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Author Topic: RAM allocation  (Read 1189 times)

StephanB

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RAM allocation
« on: November 30, 2020, 07:36:22 am »
Just for curiosity: When a program coded for Win32 is run on Win64, hoch much RAM does a DOUBLE variable (8 bytes) use? 8 or 16 bytes?

Handoko

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Re: RAM allocation
« Reply #1 on: November 30, 2020, 07:46:56 am »
Hello StephanB,
Welcome to the forum.

According to the documentation, double variables are always 8-bytes. (On that page, you need to scroll down to see the table).
https://wiki.freepascal.org/Variables_and_Data_Types
« Last Edit: November 30, 2020, 07:50:14 am by Handoko »

circular

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Re: RAM allocation
« Reply #2 on: November 30, 2020, 09:15:48 am »
Most types do not change their size. There are some exceptions though like IntPtr which represents an offset of a pointer and thus changes depending on the processor.

What can change is the endianness, so if you write/read values from a stream, you need to make sure it is the same endianness or swap the byte order otherwise.
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howardpc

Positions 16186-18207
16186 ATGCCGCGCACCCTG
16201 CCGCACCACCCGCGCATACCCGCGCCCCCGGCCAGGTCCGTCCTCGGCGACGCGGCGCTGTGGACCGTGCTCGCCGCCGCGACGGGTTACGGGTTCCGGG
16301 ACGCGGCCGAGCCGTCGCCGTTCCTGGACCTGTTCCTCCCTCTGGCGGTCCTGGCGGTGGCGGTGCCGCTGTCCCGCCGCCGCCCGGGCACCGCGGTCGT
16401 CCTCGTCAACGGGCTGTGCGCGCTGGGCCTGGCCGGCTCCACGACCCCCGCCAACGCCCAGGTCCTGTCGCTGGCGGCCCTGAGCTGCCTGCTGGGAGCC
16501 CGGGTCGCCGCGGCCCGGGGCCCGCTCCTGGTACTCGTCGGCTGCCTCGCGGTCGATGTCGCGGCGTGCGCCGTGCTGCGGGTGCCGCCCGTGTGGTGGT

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Re: RAM allocation
« Reply #3 on: November 30, 2020, 09:36:57 am »
Two particular types
Code: Pascal  [Select][+][-]
  1. SizeInt, SizeUInt
are designed to change size according to platform bitness, as their names clearly indicate.

lucamar

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Re: RAM allocation
« Reply #4 on: November 30, 2020, 12:38:56 pm »
There are some exceptions though like IntPtr which represents an offset of a pointer and thus changes depending on the processor.

Two particular types
Code: Pascal  [Select][+][-]
  1. SizeInt, SizeUInt
are designed to change size according to platform bitness, as their names clearly indicate.

Correct me if I'm wrong but those size differences are set at compile time, aren't they? So a 32bit binary won't magically use 64bit SizeInt if run in, say, Windows 64bit, will it?
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PascalDragon

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Re: RAM allocation
« Reply #5 on: November 30, 2020, 01:08:01 pm »
Correct me if I'm wrong but those size differences are set at compile time, aren't they? So a 32bit binary won't magically use 64bit SizeInt if run in, say, Windows 64bit, will it?

These types only differ at compile time.

Seenkao

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Re: RAM allocation
« Reply #6 on: November 30, 2020, 05:02:18 pm »
Если я правильно понял вопрос, то уже скомпилированная программа под Win32, должна использовать отведённую ей область памяти как для Win32, а не для Win64.
А регистры будут использоваться 64-х битные (я могу ошибаться).

это не IDE решает, это решает сама системаWin32/Win64.

google translate:
If I understood the question correctly, then a program already compiled for Win32 should use the memory area allocated to it as for Win32, and not for Win64.
And the registers will be 64-bit (I could be wrong).

The IDE does not solve this, this is decided by the Win32/Win64 system itself.

circular

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Re: RAM allocation
« Reply #7 on: November 30, 2020, 06:57:08 pm »